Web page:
sre-series My focus on SRE series continues… At RackN, we see a coming infrastructure explosion in both complexity and scale. Unless our industry radically rethinks operational processes, current backlogs will escalate and stability, security and sharing will suffer.

ericewrightI was a guest on Eric “@discoposse” Wright of the Green Circle Community #42 Podcast (my previous appearance).

LISTEN NOW: Podcast #42

In this action-packed 30 minute conversation, we discuss the industry forces putting pressure on operations teams.  These pressures require operators to be investing much more heavily on reusable automation.

That leads us towards why Kubernetes is interesting and what went wrong with OpenStack (I actually use the phrase “dumpster fire”).  We ultimately talk about how those lessons embedded in Digital Rebar architecture.

by Rob H at February 17, 2017 05:40 PM

OpenStack Superuser

Containers on the CERN Cloud

We have recently made the Container-Engine-as-a-Service (Magnum) available in production at CERN as part of the CERN IT department services for the LHC experiments and other CERN communities. This gives the OpenStack cloud users Kubernetes, Mesos and Docker Swarm on demand within the accounting, quota and project permissions structures already implemented for virtual machines.

We shared the latest news on the service with the CERN technical staff (link). This is the follow up on the tests presented at the OpenStack Barcelona (link) and covered in the blog from IBM. The work has been helped by collaborations with Rackspace in the framework of the CERN openlab and the European Union Horizon 2020 Indigo Datacloud project.


At the Barcelona summit, we presented with Rackspace and IBM regarding our additional performance tests after the previous blog post. We expanded beyond the 2M requests/s to reach around 7M where some network infrastructure issues unrelated to OpenStack limited the scaling further.
As we created the clusters, the deployment time increased only slightly with the number of nodes as most of the work is done in parallel. But for 128 node or larger clusters, the increase in time started to scale almost linearly. At the Barcelona summit, the Heat and Magnum teams worked together to develop proposals for how to improve further in future releases, although a 1000 node cluster in 23 minutes is still a good result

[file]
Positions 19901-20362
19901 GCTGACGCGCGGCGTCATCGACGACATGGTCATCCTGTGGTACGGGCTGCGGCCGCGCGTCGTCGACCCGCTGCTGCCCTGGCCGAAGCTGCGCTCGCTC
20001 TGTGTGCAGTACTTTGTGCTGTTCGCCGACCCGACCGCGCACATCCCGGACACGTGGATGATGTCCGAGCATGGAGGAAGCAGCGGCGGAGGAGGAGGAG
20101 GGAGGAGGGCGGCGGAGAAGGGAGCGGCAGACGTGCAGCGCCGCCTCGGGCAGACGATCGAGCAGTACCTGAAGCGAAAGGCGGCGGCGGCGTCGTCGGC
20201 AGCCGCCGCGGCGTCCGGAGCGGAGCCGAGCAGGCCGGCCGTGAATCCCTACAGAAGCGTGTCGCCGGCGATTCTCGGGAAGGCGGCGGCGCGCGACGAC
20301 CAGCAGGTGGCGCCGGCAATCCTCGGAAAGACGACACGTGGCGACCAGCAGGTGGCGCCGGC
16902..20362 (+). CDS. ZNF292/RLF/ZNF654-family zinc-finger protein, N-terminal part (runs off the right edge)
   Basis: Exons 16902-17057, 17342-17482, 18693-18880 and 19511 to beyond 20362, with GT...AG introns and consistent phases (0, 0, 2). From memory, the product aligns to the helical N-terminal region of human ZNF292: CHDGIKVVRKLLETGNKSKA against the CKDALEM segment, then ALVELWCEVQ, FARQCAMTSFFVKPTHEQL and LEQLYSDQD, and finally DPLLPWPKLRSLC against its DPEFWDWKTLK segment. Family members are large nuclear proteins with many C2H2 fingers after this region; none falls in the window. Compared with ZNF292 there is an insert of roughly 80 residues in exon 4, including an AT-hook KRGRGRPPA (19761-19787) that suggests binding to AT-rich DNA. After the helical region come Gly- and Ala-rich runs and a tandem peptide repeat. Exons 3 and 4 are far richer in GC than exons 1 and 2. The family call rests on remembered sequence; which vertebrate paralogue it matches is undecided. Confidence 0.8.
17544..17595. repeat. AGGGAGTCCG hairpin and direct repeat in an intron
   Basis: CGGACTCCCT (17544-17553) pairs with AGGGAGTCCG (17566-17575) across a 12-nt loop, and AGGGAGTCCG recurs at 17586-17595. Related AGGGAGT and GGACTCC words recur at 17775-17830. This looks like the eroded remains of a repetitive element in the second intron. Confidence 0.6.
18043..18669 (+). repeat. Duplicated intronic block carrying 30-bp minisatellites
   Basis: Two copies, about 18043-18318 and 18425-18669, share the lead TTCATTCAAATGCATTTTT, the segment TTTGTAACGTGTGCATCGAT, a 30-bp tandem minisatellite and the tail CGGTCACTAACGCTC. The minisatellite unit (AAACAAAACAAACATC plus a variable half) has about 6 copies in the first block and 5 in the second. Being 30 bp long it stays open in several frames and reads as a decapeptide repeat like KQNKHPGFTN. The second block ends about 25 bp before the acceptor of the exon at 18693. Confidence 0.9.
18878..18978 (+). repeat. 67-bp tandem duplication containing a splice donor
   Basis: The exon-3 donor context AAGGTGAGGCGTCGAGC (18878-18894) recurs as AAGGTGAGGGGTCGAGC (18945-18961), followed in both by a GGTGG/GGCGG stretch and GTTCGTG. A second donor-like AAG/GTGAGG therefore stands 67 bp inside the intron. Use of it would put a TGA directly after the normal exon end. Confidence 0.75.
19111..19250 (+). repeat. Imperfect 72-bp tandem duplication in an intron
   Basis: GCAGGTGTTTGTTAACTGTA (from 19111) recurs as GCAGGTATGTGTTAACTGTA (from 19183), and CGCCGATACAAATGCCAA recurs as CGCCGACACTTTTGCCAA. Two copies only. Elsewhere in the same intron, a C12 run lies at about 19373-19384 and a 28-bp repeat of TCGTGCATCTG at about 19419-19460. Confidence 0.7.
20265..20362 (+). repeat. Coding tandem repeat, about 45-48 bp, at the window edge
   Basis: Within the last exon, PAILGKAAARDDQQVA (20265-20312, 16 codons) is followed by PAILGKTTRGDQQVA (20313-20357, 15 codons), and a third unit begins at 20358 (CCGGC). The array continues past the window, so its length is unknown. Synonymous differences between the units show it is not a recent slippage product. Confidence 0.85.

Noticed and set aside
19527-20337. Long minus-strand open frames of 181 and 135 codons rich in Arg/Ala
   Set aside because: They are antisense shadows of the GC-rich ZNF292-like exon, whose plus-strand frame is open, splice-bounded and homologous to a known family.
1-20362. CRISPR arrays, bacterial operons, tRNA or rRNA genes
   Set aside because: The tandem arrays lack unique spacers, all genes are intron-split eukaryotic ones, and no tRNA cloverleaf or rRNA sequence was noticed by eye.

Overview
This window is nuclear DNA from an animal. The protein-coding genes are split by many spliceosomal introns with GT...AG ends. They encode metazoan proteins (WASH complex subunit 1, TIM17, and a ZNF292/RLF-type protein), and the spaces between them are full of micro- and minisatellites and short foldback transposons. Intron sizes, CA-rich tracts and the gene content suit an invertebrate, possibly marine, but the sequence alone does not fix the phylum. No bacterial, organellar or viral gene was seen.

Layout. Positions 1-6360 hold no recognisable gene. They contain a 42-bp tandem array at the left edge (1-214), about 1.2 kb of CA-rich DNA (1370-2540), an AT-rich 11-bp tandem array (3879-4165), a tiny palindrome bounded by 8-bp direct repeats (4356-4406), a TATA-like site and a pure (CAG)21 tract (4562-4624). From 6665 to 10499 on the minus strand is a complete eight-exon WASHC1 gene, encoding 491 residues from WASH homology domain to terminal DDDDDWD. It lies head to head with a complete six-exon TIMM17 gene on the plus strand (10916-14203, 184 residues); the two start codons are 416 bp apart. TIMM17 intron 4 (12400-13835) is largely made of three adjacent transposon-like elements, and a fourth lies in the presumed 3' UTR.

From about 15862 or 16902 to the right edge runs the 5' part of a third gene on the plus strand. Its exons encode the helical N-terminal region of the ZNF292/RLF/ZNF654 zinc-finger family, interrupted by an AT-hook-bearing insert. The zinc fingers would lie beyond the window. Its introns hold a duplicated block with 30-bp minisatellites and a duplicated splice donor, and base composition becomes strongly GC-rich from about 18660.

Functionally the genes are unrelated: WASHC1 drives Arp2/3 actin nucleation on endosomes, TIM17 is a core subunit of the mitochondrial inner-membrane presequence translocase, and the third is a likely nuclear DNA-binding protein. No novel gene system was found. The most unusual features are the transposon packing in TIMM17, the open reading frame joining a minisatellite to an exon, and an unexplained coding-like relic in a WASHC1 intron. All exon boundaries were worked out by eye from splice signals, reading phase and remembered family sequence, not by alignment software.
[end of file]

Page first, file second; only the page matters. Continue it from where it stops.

Cluster Size (Nodes)
Deployment Time (min)


With the LHC producing nearly 50PB this year, High Energy Physics has some custom storage technologies for specific purposes, EOS for physics data, CVMFS for read-only, highly replicated storage such as applications.

One of the features of providing a private cloud service to the CERN users is to combine the functionality of open source community software such as OpenStack with the specific needs for high energy physics. For these to work, some careful driver work is needed to ensure appropriate access while ensuring user rights. In particular,

  • EOS provides a disk-based storage system providing high-capacity and low-latency access for users at CERN. Typical use cases are where scientists are analysing data from the experiments.
  • CVMFS is used for a scalable, reliable and low-maintenance for read-only data such as software.
There are also other storage solutions we use at CERN such as
  • HDFS for long term archiving of data using Hadoop which uses an HDFS driver within the container.  HDFS works in user space, so no particular integration was required to use it from inside (unprivileged) containers
  • Cinder provides additional disk space using volumes if the basic flavor does not have sufficient. This Cinder integration is offered by upstream Magnum, and work was done in the last OpenStack cycle to improve security by adding support for Keystone trusts.
CVMFS was more straightforward as there is no need to authenticate the user. The data is read-only and can be exposed to any container. The access to the file system is provided using a driver (link) which has been adapted to run inside a container. This saves having to run additional software inside the VM hosting the container.